"They are insatiable," Ayau said.
Francisco Marroquin "is like this little gem in the middle of this region," said Donald Boudreaux, a George Mason University economist who has lectured at the university. "It has a sterling reputation."
How a small Guatemalan college became the darling of free-market circles has everything to do with Ayau, a charmingly abrasive dynamo who looks nowhere near his 82 years of age.
Born into a middle-class family in Guatemala, Ayau spent much of his youth in the United States, where his mother moved for a time after his father's death. He attended Catholic high school in Belmont, Calif., then headed to the University of Toronto, where he studied chemical engineering.
He dropped out after reading Rand's "Fountainhead." The novel's protagonist, Howard Roark, is expelled from architecture school after refusing to conform to its tired standards.
"I realized when I read Rand . . . that I was starting out my life all wrong," Ayau said. He said he concluded that "I have to study something that I like, otherwise I'll never be any good."
Ayau eventually earned a mechanical engineering degree at Louisiana State University and returned to Guatemala to work in the family's industrial gas firm. He joined a business council that lobbied the government on various issues. But favors granted to specific people and industries didn't make Guatemala grow any faster. Ayau wondered what role the state should play to ensure that everyone had a crack at prosperity.
So he set out to teach himself economics. One of the first books on his list was "The Affluent Society," a 1958 bestseller by Harvard economist John Kenneth Galbraith. A longtime Democratic Party advisor, Galbraith believed that government spending on healthcare, education, infrastructure and anti-poverty programs was essential to society's well-being. Galbraith wrote that "wealth is the relentless enemy of understanding."
Ayau wasn't persuaded. "I read the first two pages and I said, 'This guy is nuts!' " he recalled.
He later picked up a pamphlet by Ludwig von Mises, a member of the so-called Austrian School of economics. Considered one of the fathers of modern libertarianism, Mises abhorred state intervention in the economy. He believed that open markets, individual choice, private property and the rule of law were the means to a prosperous society.
Something clicked. Ayau read everything he could find by Mises, Friedrich Hayek and other Austrian School economists. He started a small discussion group among some Guatemalan friends and eventually traveled to New York to attend lectures at the Foundation for Economic Education, a free-market think tank. Through contacts there he met Mises and others whose works he'd been reading. At Ayau's urging, several traveled to Guatemala to speak to his tiny band of free marketeers, who by now were calling themselves the Center for Economic and Social Studies.
The center published pamphlets, wrote newspaper op-ed pieces and held seminars. But the group concluded that young people were the key to change. They would start a private university teaching natural law and free-market economics.
They founded Francisco Marroquin in 1971 and began classes a year later with 40 students in a rented house.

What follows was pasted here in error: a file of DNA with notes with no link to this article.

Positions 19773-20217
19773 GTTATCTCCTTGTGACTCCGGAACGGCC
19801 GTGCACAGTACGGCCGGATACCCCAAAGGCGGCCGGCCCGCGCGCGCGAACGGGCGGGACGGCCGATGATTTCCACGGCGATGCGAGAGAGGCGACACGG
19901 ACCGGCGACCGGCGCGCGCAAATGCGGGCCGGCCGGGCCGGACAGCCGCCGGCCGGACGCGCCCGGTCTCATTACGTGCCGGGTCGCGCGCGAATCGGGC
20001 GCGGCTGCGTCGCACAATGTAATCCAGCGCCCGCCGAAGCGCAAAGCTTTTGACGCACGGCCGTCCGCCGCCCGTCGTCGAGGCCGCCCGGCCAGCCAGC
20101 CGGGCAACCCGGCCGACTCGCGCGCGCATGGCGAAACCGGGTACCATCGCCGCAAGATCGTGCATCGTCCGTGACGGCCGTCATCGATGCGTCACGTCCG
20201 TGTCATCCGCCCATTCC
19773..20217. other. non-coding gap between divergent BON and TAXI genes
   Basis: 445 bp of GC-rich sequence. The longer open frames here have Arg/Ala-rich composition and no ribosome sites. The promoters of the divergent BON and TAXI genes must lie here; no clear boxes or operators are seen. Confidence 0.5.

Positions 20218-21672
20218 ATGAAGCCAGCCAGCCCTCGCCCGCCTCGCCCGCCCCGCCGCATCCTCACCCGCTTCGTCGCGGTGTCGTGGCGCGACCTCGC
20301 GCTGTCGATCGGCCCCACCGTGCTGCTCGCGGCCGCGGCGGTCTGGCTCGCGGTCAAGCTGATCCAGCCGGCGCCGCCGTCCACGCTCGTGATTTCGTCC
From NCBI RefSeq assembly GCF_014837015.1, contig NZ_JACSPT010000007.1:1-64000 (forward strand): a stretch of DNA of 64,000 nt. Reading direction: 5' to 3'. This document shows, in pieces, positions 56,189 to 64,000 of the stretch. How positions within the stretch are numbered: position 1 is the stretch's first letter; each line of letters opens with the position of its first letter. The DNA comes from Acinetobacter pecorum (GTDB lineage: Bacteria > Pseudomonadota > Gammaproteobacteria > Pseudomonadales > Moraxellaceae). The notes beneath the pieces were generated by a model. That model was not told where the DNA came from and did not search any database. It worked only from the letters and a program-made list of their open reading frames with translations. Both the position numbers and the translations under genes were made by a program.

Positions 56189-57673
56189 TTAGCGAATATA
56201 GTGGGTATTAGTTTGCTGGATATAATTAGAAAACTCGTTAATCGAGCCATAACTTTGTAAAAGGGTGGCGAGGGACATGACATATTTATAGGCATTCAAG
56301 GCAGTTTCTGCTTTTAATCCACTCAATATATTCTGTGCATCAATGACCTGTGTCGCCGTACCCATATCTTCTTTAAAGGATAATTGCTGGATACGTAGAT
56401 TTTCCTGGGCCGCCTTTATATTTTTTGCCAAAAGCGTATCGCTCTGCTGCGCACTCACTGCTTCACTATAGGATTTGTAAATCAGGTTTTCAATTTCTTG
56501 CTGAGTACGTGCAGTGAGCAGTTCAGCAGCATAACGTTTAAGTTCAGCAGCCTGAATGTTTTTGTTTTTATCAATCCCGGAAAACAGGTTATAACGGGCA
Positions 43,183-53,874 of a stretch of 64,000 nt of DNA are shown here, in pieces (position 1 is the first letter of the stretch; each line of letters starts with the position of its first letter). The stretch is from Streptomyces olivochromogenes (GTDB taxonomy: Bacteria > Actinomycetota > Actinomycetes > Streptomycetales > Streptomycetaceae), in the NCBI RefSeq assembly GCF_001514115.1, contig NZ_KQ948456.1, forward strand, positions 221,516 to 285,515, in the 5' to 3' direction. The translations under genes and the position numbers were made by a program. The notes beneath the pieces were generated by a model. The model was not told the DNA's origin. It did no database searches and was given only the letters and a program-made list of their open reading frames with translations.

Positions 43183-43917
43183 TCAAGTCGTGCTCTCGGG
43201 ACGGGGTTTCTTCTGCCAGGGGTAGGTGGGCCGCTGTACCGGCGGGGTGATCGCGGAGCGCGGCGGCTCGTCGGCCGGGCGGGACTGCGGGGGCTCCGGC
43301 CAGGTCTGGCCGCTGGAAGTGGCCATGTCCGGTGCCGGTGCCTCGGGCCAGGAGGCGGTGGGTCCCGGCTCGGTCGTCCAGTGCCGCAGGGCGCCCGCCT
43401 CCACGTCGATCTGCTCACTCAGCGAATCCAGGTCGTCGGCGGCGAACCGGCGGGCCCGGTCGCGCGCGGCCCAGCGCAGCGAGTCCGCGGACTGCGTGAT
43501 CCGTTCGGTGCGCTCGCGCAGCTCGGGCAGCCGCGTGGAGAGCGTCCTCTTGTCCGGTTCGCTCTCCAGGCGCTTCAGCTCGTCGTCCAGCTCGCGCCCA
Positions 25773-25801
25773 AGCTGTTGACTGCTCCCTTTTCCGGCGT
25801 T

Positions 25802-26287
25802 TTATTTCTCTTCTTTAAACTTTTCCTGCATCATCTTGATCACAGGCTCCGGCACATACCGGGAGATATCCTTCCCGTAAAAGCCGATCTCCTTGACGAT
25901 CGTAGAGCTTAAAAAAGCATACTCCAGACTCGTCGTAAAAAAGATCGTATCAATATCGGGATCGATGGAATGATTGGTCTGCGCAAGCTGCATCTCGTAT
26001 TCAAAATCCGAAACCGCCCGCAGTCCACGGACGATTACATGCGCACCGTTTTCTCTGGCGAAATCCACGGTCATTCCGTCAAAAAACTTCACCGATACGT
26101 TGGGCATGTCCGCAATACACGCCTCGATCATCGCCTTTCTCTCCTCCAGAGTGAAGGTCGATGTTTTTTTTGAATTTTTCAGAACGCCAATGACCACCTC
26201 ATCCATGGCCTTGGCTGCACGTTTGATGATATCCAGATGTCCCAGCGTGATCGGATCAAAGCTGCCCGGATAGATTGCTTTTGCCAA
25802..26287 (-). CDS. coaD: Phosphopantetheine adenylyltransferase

Enrollment is now at 2,700, and the university offers 18 degree programs, including journalism, architecture and medicine, on a beautiful, modern campus.
All students speak English. Entrance requirements are stiff. So is tuition. At $8,000 a year for some programs (more than three times the annual gross national per capita income), it's the priciest university in Guatemala. University President Giancarlo Ibarguen said the sum was justified by the good job offers graduates receive.
There are no sports teams and no affirmative action in hiring or admissions. Instructors can forget about tenure; there is none. Ditto for the protests and sit-ins that are common in public universities in Latin America. If Francisco Marroquin students are unhappy with the product they're getting, they're free to take their business elsewhere.
"If you don't like Macy's, you go to Gimbels," Ayau said.
Critics scoff at the so-called House of Freedom, as Francisco Marroquin likes to refer to itself.
"What they sell is discipline . . . a uniformity of thought that easily translates into dogma so that students graduate from campus believing that they are unique possessors of truth," said Mario Roberto Morales, a respected Guatemalan writer and intellectual.
"The truth is that the university exists to indoctrinate the children of the oligarchs."
Andrea Gandara, a 24-year-old political science major, begs to differ. The daughter of middle-class parents, she said her instructors had been consistent in their criticism of both mercantilism and socialism.
Gandara said she wanted to take what she has learned at Francisco Marroquin and communicate it to a wider audience, particularly the millions of low-income Guatemalans that she said elites had written off as ignorant and easily manipulated by socialist rhetoric. Her career goal: president of Guatemala.
"People aren't dumb. They want to make more money. They want to have more opportunities," she said. "Here we criticize capitalism, but we don't even know what it is. . . . I want to be part of a movement to change their minds."
Times staff writer Alex Renderos contributed to this report.